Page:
Let's not be insurance industry guinea pig

Last modified: 3/26/2012 12:00:00 AM
Imagine that you have sought medical care and been injured due to the negligence of your provider. Your hospital has sent you bills totaling tens of thousands of dollars. You cannot work for a period of time. As a result, you are struggling to pay your bills, your mortgage payments are late and you are at risk of losing your home. Imagine that your hospital or medical provider offers to pay your medical bills and your lost wages, quickly; all you have to do in exchange is give up your right to sue for full, fair and adequate damages under New Hampshire law.

This is the scenario offered as a 'new choice' for patients injured through medical negligence under Senate Bill 406. In truth, the choice is not new at all; under existing law, the malpractice carrier certainly can make you such an offer, and you can accept it. Seeking early settlement is not uncommon; it can often save both sides money, time and anguish. What is new is the penalty SB 406 creates for patients who do not accept the offer of settlement. It is this penalty which makes the bill so unfair, so hostile to consumers and so darn appealing to insurers.

Under current law, if you say no to a settlement offer, you can still go to court and seek damages not just for your bills and lost wages, but also for what are called 'non-economic damages.' If medical negligence results in a lifelong disability, it may not impact your wages but it may change forever the way your live your life, interact with others, plan for the future. These changes are a real cost to you. Current law allows you to recover for them if you can prove negligent care by a preponderance of the evidence.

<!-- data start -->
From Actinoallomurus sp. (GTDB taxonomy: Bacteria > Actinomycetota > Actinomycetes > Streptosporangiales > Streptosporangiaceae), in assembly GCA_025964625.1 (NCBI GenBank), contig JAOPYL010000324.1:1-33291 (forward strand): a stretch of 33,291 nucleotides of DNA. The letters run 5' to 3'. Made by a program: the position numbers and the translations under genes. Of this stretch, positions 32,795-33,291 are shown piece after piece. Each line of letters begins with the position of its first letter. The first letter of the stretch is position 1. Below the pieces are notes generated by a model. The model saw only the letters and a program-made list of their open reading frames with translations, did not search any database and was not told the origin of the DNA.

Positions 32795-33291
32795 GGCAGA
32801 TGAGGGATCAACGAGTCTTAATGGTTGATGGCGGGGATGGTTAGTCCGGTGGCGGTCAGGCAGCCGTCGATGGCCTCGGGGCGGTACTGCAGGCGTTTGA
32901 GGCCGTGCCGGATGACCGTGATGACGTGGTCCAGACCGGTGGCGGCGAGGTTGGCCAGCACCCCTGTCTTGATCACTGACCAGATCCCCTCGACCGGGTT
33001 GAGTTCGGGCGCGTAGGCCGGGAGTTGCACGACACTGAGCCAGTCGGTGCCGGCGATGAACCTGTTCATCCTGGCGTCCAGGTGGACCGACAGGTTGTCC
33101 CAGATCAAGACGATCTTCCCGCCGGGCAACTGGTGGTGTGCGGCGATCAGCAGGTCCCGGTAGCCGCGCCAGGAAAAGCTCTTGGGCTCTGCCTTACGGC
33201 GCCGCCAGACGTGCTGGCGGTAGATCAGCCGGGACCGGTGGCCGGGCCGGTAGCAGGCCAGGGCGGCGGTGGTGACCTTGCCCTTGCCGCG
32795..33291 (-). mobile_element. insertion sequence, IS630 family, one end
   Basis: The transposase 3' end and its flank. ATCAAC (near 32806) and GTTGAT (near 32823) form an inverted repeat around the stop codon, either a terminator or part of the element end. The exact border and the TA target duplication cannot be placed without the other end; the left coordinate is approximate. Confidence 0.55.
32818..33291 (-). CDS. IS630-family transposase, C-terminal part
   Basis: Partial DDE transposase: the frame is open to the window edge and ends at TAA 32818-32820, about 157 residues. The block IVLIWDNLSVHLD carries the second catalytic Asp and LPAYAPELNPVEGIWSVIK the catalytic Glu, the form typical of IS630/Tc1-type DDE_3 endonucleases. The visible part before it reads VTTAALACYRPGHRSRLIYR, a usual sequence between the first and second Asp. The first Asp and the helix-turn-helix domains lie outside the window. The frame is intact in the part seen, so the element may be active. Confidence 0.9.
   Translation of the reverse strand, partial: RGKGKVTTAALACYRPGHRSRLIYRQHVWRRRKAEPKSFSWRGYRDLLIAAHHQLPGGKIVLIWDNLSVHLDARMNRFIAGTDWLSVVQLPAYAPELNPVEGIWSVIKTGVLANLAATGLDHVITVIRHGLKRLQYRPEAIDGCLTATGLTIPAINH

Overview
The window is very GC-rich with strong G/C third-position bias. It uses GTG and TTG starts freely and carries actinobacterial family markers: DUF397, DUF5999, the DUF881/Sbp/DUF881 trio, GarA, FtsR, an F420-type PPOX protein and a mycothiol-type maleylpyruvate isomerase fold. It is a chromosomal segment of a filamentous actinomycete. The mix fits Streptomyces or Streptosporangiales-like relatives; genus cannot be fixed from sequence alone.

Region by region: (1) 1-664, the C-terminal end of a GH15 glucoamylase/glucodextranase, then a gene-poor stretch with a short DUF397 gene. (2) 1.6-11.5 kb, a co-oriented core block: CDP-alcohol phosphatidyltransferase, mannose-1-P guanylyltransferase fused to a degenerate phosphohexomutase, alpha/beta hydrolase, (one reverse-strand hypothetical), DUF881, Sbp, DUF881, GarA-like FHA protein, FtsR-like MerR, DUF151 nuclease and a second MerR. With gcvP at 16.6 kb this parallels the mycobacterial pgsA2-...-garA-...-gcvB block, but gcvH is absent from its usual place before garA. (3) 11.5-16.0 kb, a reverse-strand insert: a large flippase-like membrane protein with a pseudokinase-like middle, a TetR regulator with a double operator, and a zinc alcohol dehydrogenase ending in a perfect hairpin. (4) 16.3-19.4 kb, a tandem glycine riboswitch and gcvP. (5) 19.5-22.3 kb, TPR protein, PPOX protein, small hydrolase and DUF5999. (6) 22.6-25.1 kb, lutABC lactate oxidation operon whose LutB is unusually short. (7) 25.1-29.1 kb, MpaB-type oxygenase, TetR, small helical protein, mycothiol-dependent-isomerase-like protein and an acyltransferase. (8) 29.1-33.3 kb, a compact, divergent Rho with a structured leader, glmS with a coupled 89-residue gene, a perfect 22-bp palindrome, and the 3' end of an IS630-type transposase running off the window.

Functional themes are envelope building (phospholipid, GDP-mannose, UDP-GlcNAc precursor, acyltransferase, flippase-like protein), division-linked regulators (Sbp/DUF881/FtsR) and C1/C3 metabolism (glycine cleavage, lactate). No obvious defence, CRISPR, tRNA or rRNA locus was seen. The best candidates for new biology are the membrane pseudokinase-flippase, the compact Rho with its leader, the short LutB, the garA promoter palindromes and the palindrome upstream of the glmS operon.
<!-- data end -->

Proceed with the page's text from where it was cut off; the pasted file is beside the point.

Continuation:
Under SB 406, in exchange for your willingness to consider an early offer, you must give up forever the right to seek non-economic damages, you must give up the right to sue for ordinary negligence, and you must walk away from the hospital without any compensation whatsoever unless you can prove by clear and convincing evidence that your provider acted with gross negligence.

Evidence of 'gross negligence' is akin to the surgeon being proven to be intoxicated. Even proponents of the bill admit that proving gross negligence by such a high standard is a close to insurmountable hurdle.

If the bill is so bad, why would anyone choose to invoke this new option? Good question. Certainly no patient with counsel would ever waive his or her rights. Only patients approached by insurer representatives and enticed by early money at a difficult time in their life would sign away their rights. Who would benefit? Not patients. Not doctors. Only the insurance companies that have dreamed up this scheme.

SB 406 is the brainchild of a Virginia law professor who has been well compensated by the insurance industry in past 'tort reform' efforts. To their credit, proponents acknowledge that New Hampshire would be the first state to try this approach, which is not under consideration in other states. I say let's not be the insurance industry guinea pig to try out radical, consumer-unfriendly programs.

(Paul W. Chant of Chocorua is president-elect of the New Hampshire Association for Justice.)

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